On May 7, 2020, Maryland Governor Larry Hogan allowed Senate Bill 523 to become law.  This Bill considerably changes the state tax landscape for Maryland entities (LLCs, Partnerships and S Corps primarily) and the individuals that pay tax on that income.  It goes into effect for tax years beginning after December 31, 2019.

Why was this Enacted?

The Tax Cut and Jobs Act of 2017 severely limited the amount of State and Local Tax (SALT) that an individual could deduct.  Prior to the law, taxpayers deducted all state and local taxes paid AND real estate taxes paid via Schedule A-Itemized Deductions.  Since the law’s implementation, taxpayers are limited to deducting a MAXIMUM of $10,000 in SALT payments.  The remaining SALT payments are simply disallowed.

Senate Bill 523 shifts the state tax burden from the taxpayer (typically an individual taxpayer) to the PTE.  In doing so, the tax paid by the PTE becomes federally tax deductible to the PTE thus effectively allowing the taxpayer to realize the benefit of the deduction for those tax payments.

How Will It Work?

Basically the Pass Through Entity (PTE) must ELECT to impose the tax on the entity.  The tax will be calculated using the highest individual rate PLUS the lowest county individual rate (will use the corporate rate if the entity member is a corporation).  The taxpayer will still include the PTE income on their return but get a Maryland credit for the taxes paid by the PTE.  The PTE will take a federal income tax deduction for the MD PTE tax paid.  Thus, the taxpayer will effectively receive a deduction for the SALT taxes by virtue of the PTE income being reduced by the taxes paid.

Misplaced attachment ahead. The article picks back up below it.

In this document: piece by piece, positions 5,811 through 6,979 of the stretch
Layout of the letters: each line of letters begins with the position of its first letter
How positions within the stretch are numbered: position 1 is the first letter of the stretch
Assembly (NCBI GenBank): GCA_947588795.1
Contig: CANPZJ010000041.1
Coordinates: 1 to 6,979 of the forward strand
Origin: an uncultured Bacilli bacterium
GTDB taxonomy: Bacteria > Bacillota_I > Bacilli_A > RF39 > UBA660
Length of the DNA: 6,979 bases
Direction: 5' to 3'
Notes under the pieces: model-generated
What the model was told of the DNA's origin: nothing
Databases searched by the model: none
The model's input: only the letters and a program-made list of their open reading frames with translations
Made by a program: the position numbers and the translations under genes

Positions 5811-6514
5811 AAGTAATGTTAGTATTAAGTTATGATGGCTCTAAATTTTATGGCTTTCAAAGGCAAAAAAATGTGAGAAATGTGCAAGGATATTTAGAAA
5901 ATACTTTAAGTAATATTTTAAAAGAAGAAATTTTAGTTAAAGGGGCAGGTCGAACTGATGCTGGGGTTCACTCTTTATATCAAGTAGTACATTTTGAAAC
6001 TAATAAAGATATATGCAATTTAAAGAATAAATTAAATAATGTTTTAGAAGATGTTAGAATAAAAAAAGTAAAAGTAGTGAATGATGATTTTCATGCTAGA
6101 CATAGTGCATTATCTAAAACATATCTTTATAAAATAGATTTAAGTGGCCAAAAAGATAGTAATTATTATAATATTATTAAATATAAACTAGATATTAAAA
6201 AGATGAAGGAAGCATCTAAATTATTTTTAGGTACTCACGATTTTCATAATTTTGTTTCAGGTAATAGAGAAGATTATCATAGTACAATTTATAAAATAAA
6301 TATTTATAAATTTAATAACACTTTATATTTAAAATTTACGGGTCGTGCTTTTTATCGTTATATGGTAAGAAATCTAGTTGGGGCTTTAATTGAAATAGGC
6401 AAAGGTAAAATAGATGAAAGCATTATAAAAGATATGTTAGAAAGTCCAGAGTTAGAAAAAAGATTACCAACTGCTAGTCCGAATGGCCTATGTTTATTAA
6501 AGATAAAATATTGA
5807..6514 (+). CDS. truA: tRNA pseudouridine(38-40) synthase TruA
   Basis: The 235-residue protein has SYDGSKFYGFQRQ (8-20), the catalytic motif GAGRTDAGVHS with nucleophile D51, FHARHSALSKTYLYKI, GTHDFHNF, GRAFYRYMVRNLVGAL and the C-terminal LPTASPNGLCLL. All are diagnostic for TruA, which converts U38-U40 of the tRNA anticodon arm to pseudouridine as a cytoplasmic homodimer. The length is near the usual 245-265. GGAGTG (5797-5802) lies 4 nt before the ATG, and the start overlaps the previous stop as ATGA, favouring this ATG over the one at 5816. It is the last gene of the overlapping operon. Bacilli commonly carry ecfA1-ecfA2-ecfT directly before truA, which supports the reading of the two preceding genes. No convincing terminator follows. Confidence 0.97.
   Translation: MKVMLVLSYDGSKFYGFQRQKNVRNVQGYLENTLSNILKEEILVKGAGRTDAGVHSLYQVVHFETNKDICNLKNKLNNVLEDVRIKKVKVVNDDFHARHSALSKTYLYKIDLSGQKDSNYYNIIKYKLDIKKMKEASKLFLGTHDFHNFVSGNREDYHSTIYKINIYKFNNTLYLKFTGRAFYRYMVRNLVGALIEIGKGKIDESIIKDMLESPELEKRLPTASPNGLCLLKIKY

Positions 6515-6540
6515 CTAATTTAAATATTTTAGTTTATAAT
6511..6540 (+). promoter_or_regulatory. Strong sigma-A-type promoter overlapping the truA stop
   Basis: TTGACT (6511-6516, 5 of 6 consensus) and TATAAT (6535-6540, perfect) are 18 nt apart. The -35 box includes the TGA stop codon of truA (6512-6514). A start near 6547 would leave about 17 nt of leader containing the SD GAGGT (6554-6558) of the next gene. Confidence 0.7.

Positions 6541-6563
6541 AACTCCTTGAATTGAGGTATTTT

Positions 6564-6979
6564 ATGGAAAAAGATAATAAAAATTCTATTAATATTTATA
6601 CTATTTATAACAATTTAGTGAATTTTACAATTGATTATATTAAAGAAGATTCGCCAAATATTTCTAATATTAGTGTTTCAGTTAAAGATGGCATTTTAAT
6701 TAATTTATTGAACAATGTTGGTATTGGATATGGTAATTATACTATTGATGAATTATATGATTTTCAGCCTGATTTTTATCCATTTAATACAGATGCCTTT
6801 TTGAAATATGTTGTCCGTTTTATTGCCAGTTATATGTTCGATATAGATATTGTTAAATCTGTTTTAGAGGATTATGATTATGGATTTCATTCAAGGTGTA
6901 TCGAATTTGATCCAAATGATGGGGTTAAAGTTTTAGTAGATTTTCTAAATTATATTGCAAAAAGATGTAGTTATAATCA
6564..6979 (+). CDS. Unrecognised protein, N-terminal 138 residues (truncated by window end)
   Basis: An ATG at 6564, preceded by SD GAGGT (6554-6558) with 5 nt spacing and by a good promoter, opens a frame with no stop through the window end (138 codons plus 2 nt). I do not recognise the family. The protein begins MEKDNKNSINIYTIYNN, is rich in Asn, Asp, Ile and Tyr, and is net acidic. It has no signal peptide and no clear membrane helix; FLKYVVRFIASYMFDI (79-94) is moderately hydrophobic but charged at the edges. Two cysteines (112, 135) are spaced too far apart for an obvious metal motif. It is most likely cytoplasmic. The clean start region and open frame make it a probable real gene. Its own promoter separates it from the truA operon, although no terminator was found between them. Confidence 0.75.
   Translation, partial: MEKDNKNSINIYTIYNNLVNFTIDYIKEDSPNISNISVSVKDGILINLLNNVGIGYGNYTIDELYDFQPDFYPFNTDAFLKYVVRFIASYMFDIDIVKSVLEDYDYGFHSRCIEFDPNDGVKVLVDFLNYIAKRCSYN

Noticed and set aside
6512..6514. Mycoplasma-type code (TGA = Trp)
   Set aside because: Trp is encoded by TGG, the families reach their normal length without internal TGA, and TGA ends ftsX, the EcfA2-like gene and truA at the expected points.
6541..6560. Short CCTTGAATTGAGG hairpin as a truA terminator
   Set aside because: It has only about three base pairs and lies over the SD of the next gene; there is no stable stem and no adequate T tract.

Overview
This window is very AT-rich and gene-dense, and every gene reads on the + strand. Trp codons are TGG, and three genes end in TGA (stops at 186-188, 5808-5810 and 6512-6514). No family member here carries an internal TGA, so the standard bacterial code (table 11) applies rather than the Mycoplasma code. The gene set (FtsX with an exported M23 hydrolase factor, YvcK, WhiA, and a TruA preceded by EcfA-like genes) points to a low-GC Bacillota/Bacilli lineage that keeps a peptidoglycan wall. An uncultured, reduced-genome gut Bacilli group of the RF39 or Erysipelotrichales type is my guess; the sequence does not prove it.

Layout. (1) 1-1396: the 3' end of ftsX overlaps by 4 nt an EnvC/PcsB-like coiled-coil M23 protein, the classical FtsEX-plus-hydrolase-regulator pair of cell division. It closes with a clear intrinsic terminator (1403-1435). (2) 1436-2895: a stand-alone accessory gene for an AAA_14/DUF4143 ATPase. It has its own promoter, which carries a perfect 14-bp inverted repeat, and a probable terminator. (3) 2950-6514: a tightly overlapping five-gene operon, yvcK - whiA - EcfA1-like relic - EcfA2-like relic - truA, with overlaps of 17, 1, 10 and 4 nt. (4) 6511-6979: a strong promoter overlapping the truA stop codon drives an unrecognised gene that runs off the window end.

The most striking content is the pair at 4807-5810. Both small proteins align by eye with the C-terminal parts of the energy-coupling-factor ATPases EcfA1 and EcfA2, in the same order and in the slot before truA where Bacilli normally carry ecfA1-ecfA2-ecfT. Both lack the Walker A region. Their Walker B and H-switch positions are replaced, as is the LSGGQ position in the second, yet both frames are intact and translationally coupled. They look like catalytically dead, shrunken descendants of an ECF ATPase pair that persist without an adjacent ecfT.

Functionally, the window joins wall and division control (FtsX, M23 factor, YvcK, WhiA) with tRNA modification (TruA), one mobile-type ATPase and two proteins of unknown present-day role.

While this all sounds like a smart idea, there is some exposure.  Maryland is one of a half-dozen or so states to adopt a similar strategy as a workaround.  I have to think that the IRS will look at these and scrutinize the plan.  There is nothing wrong with the taxing structure at all.  Some states have long had entity level taxes that work quite similar to this MD structure.  But given that the scheme was implemented as a direct response to the SALT limitation, I do expect some push-back from the Feds.

When Should I Not Elect?

The decision to make this election will need to be done on a case-by-case basis.  Many PTEs and their owners will see a considerable overall tax reduction via this election. But there will undoubtedly be scenarios where the election doesn’t make sense.

While I can’t make a uniform recommendation to make the election, it’s clear this should be discussed with every PTE filer and the members.  Please reach out to our office to discuss this election and it’s implications to your tax situation.